Angel Guerra’s bodega was on Jefferson Avenue, between Throop Avenue and Marcus Garvey
Boulevard in Bedford-Stuyvesant. It made up the bottom floor of a four-story building, the top
three floors consisting of six walk-up apartments.
From the outside, the bottom half of the store’s windows were covered with pictures of
deli sandwiches and various grocery items they had for sale inside the store. Maria’s Deli
Grocery, named after his mother and the store’s official owner, was printed in light-blue lettering
on the dark red awning that covered the top of the store’s windows.
Angel used the store as a front for his real business. He cleaned his money through the
store, and since he unofficially owned the entire building, he used the apartments to clean some
of his cash too. Paid himself rent for six unoccupied apartments. He even kept them furnished
and the names on the leases were legit in case someone came asking. Angel didn’t do any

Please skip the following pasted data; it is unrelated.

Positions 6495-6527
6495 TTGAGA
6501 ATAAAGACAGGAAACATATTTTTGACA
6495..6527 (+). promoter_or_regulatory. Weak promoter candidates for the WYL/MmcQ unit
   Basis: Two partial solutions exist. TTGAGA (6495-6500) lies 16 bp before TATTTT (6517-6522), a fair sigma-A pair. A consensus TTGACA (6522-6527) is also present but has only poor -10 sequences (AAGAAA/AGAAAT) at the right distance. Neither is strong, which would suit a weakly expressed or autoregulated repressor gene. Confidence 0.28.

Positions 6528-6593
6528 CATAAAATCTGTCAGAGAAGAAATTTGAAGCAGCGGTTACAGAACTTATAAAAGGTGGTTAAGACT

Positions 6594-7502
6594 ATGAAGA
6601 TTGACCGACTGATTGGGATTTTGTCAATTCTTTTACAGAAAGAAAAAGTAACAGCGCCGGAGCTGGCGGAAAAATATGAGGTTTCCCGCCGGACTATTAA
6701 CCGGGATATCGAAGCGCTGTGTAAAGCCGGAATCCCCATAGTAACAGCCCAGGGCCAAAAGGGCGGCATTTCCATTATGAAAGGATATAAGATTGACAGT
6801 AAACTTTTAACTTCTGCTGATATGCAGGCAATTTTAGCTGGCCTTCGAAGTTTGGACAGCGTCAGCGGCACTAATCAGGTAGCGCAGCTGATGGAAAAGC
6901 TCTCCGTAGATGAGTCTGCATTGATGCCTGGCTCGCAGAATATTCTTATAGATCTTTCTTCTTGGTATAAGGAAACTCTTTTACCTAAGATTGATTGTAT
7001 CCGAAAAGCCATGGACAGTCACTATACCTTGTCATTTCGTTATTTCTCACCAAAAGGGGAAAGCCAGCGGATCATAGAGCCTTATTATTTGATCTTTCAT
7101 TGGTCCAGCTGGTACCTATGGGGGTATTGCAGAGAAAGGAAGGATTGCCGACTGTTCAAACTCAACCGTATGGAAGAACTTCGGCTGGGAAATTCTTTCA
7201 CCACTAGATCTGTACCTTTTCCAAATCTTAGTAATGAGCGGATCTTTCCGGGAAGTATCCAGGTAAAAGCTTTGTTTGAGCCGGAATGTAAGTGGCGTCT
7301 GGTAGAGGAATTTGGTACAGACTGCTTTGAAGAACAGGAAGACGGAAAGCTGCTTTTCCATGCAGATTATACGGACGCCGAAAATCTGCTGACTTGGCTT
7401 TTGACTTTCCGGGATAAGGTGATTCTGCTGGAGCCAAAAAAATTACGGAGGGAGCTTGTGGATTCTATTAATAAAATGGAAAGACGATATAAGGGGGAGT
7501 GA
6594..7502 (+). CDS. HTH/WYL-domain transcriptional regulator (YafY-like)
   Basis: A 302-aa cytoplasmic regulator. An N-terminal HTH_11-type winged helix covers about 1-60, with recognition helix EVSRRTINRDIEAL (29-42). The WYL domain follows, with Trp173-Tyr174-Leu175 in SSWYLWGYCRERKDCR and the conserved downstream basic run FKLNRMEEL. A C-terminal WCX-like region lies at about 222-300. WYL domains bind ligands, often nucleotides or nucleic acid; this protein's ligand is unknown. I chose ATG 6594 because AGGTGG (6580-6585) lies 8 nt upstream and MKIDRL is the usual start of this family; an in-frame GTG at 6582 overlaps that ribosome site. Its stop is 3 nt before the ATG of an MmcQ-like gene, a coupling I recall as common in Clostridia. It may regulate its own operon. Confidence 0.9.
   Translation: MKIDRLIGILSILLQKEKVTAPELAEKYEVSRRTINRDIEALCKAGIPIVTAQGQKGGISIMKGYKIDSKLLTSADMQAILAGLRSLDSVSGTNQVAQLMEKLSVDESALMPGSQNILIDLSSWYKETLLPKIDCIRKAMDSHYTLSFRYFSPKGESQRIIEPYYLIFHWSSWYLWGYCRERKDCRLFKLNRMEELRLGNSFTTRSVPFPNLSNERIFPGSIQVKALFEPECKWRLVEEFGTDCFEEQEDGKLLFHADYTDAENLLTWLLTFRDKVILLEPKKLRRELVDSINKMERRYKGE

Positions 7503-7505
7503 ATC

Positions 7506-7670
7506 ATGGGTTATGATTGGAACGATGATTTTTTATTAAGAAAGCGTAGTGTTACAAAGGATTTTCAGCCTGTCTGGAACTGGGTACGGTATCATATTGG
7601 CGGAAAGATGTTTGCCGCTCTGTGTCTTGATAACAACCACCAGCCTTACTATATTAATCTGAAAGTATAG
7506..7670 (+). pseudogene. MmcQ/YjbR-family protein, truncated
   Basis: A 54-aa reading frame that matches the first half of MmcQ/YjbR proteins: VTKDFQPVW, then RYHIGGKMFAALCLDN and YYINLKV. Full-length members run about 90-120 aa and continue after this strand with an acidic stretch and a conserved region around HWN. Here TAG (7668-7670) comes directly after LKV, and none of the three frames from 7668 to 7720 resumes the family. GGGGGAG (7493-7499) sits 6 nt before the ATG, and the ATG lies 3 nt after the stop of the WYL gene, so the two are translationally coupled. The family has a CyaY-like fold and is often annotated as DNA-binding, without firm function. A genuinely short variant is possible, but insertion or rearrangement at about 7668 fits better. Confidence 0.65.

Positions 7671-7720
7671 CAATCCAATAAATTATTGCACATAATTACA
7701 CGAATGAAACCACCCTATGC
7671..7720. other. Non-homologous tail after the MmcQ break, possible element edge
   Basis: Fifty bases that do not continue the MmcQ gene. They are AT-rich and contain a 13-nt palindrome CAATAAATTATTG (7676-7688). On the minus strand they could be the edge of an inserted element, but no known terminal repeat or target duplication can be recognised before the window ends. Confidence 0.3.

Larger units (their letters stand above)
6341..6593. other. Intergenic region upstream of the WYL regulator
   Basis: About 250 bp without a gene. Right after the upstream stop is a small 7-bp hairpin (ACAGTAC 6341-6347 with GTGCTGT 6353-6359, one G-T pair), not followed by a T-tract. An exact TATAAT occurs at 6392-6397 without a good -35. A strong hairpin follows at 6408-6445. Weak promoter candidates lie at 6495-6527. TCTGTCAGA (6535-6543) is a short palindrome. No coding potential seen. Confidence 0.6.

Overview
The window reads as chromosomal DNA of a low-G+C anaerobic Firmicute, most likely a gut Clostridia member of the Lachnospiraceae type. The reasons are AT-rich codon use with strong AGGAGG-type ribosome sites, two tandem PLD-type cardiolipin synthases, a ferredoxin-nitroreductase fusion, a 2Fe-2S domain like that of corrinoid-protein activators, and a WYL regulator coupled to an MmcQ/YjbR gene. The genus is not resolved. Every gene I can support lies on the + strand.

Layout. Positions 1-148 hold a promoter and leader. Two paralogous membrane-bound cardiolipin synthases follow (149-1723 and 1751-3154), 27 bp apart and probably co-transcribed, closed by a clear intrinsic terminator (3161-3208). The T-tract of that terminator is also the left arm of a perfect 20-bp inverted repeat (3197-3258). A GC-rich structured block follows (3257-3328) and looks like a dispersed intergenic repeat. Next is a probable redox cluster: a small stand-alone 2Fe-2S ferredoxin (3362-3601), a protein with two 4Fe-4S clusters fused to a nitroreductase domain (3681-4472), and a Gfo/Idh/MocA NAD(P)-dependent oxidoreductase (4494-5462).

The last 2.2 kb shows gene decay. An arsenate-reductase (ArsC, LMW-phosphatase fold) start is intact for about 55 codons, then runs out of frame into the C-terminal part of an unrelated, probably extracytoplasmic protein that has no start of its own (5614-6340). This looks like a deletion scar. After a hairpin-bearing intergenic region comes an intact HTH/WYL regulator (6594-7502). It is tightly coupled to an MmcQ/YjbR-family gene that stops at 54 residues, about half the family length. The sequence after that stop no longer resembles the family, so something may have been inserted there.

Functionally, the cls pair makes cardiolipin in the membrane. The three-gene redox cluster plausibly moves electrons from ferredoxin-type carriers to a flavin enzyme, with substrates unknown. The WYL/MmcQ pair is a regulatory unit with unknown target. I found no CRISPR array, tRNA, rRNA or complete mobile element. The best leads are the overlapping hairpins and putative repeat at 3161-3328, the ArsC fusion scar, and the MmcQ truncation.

business inside the building and the only people he let in were some members of his crew.
He liked where his store was located. A few years back, Brooklyn started to change. The
Nets moved into town, the Barclays Center opened, and everywhere west of Clinton Hill saw an
influx of million-dollar real estate properties, billion-dollar companies, and hipsters.
Rich people liked to see that their investments are being looked after, so the NYPD
always made a point of having a lot of cops patrolling that area. An area that in the past wouldn’t
see a cop unless they were called. Angel’s bodega was smack dab in the middle—between the
flourishing and the forgotten. Just close enough to where his shop got a taste of the new money,
but not so close that he had to worry about more cops in the neighborhood.
His spot was across the street from a Popeyes and T-Mobile Store. There used to be an
Associated Supermarket where those stores now stood. He remembered when Carlos Paz and
Artie Weisman tried to rob the supermarket before it went out of business and the building’s
owner converted one space to two spaces.
Artie and Carlos got themselves gunned down for their trouble. It was just one of the
many memories Angel had of the old neighborhood, and he liked to tell it. Especially when he
had younger members of his crew around as he did now.